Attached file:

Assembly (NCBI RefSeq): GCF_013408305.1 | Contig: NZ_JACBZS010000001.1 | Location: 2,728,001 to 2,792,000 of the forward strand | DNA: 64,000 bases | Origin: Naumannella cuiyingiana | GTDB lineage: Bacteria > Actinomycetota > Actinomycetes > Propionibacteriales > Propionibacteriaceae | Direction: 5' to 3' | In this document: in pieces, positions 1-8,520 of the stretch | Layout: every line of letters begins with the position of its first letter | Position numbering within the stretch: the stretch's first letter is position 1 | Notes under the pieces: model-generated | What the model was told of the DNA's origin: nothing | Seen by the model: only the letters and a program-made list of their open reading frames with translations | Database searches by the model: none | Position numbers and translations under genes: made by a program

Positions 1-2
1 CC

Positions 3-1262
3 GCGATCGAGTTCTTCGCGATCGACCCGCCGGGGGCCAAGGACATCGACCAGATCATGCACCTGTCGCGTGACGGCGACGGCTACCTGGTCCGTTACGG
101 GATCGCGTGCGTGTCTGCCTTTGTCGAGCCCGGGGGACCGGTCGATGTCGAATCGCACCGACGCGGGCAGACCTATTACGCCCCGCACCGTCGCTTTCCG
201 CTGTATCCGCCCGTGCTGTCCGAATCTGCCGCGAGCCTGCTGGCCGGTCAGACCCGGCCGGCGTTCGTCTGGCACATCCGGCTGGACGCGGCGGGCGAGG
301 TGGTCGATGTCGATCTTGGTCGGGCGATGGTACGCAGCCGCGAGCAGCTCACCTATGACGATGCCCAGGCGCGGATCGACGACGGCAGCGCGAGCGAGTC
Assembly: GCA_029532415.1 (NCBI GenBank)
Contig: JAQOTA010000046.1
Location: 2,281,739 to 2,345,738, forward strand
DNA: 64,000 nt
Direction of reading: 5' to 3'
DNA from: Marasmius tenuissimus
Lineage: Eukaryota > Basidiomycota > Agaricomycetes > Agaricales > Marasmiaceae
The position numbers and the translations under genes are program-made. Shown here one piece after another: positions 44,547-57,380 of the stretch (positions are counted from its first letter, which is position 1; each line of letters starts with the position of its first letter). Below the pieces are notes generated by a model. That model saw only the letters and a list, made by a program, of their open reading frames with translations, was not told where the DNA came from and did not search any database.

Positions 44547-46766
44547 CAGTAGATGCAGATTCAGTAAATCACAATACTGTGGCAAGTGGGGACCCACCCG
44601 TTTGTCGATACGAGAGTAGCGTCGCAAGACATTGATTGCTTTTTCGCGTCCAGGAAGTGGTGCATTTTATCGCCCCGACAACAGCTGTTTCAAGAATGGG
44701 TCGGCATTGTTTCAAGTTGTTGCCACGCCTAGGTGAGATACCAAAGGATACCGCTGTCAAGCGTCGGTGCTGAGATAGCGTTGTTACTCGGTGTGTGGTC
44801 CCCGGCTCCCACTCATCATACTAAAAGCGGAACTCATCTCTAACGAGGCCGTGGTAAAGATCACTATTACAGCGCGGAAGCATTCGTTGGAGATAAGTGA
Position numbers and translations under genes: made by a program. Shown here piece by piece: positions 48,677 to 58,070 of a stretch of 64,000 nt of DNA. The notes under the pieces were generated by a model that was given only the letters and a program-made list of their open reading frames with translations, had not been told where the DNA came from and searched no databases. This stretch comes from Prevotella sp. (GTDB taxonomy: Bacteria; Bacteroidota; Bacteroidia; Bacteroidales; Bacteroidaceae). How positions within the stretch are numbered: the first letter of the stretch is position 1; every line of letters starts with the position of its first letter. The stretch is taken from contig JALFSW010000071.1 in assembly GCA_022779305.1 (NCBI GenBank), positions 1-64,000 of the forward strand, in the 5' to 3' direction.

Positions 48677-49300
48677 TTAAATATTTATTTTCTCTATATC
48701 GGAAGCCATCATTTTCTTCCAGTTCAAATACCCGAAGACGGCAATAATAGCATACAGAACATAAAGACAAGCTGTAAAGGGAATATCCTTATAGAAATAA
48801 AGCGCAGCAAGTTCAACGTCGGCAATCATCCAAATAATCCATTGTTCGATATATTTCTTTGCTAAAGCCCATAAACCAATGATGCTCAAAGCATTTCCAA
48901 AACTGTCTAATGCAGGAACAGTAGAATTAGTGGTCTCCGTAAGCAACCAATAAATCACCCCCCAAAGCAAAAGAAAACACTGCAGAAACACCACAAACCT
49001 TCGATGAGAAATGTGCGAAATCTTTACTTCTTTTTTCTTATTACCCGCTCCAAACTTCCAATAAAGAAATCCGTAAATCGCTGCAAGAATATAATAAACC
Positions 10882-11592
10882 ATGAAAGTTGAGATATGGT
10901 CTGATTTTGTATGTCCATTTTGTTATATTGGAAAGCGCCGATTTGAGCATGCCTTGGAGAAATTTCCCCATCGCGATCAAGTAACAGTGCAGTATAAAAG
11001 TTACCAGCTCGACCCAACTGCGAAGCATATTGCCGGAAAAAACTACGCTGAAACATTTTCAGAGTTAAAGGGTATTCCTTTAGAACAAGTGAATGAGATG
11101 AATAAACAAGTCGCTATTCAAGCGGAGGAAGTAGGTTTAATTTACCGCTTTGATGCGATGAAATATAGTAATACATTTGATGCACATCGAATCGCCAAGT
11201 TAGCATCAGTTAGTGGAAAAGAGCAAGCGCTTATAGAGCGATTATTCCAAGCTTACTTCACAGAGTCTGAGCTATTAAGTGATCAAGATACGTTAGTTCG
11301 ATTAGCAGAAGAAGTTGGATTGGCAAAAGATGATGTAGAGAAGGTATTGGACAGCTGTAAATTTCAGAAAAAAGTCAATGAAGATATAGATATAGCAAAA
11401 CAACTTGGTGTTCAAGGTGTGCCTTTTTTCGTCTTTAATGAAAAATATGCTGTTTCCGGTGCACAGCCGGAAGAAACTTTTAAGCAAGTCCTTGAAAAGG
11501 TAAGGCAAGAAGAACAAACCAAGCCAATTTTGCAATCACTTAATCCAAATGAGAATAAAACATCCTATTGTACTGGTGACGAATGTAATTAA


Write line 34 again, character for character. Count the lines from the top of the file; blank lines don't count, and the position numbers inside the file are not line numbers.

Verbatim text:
11201 TAGCATCAGTTAGTGGAAAAGAGCAAGCGCTTATAGAGCGATTATTCCAAGCTTACTTCACAGAGTCTGAGCTATTAAGTGATCAAGATACGTTAGTTCG